“Yesterday’s the past, tomorrow’s the future, but today is a gift. That’s why it’s called the present.” By Bil Keane
Have you ever heard this quote? It is a wise statement that talks about the importance of being able to enjoy the current moment, the here and now. But do you ever find it hard to enjoy the present? Does your mind focus on worrying about various things beyond your control? What if I burn dinner? What if my boss is unhappy with me? What if I can’t get everything done? What if she does not recover? What if...? What if…? What if…? Have others told you that you worry too much? Has someone called you a Worry Wart? No, you are not crazy.
Worrying is a pattern of thinking that our brain can get wrapped up in. Worry is the process of thinking about possible future outcomes, usually negative or fearful in nature, that can cause distress. It is normal to worry from time to time. It becomes a problem when it is negatively interfering with your ability to enjoy your life – to relax when you finally have the time, to sleep, or if you are avoiding the situations that you worry about. Although worrying can be useful, such as when we are planning to be prepared for something that is likely to happen…too much of it can make it hard to relax and enjoy our day.
Have you tried deep breathing, meditation or distractions to try and ease your worrying - but nothing seems to be working? Feeling frustrated? If you are finding that your worries just won’t let up, it might be that you actually need to allow the worry, but in a constructive way. Worrying is just the brain’s way of trying to problem solve possible future scenarios, and sometimes the brain can get stuck along the path to problem solving and enter in an unhelpful pattern of excessive worrying.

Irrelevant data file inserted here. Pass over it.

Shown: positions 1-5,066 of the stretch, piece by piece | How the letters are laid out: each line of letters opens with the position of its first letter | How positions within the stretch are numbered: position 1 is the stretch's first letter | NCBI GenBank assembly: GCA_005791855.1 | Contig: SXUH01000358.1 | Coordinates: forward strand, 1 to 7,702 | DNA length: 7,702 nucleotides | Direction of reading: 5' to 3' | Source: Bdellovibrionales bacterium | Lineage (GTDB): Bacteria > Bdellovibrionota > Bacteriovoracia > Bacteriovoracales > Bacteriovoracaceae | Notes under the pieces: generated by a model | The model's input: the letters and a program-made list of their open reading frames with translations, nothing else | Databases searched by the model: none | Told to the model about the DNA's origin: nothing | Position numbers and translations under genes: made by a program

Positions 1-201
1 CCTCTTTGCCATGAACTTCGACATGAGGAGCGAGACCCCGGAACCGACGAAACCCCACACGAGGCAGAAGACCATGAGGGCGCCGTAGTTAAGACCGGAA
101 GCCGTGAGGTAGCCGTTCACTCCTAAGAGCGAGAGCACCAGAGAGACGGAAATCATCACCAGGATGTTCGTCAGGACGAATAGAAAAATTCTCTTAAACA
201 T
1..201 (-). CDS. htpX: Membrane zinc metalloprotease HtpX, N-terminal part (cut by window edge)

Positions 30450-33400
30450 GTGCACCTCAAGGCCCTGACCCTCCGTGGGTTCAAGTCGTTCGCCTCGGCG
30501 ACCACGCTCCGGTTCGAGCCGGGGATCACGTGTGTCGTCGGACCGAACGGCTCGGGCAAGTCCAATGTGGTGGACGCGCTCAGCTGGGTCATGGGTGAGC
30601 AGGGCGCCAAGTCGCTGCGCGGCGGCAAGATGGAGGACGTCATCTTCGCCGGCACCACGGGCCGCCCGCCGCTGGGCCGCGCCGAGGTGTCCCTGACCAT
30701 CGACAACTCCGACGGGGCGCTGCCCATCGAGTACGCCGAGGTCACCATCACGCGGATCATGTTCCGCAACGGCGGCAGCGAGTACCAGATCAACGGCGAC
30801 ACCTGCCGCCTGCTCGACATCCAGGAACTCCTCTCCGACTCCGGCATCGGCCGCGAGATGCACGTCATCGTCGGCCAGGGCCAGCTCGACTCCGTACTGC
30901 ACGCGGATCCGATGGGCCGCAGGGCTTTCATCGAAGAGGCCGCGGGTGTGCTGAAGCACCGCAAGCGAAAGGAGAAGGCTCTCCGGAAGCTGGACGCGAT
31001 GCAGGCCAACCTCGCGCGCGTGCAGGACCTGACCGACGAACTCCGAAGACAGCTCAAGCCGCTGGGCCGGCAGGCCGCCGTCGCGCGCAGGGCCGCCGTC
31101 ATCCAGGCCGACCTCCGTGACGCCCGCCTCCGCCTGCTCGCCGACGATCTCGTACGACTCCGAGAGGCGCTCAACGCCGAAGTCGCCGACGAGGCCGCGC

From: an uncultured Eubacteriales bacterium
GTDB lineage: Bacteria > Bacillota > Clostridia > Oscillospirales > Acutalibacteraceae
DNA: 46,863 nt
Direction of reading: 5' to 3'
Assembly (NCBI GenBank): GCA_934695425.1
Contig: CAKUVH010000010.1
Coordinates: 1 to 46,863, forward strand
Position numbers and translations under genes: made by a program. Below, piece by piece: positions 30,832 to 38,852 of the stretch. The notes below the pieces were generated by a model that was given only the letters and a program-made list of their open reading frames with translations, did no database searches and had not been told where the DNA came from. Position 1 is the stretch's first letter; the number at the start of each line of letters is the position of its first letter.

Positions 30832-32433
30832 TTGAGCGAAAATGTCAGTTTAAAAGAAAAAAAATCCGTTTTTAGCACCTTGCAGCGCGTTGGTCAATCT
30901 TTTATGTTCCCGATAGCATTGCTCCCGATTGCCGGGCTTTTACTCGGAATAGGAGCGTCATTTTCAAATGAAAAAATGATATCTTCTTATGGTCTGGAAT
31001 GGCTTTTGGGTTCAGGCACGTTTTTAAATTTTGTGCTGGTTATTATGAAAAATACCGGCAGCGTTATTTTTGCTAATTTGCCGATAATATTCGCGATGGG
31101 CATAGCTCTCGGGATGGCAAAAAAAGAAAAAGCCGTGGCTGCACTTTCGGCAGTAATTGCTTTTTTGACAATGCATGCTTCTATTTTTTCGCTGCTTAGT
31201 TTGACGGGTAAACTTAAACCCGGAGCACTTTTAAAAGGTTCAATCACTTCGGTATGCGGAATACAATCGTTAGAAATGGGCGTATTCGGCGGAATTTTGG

Try this constructive method to worry that may help the brain get un-stuck:
Carney & Waters, 2006. Constructive Worry Worksheet.
Cognitive Behavioural Therapy Los Angeles, 2014. Control Your Worrying with Constructive Worry vs. Unconstructive Worry. http://cogbtherapy.com/cbt-blog/control-your-worrying-constructive-worry-vs-unconstructive-worry. Website visited December 17, 2018.
Centre for Clinical Interventions (unknown year). How Worry Works. www.cci.health.wa.gov.au. Website visited December 17, 2018.
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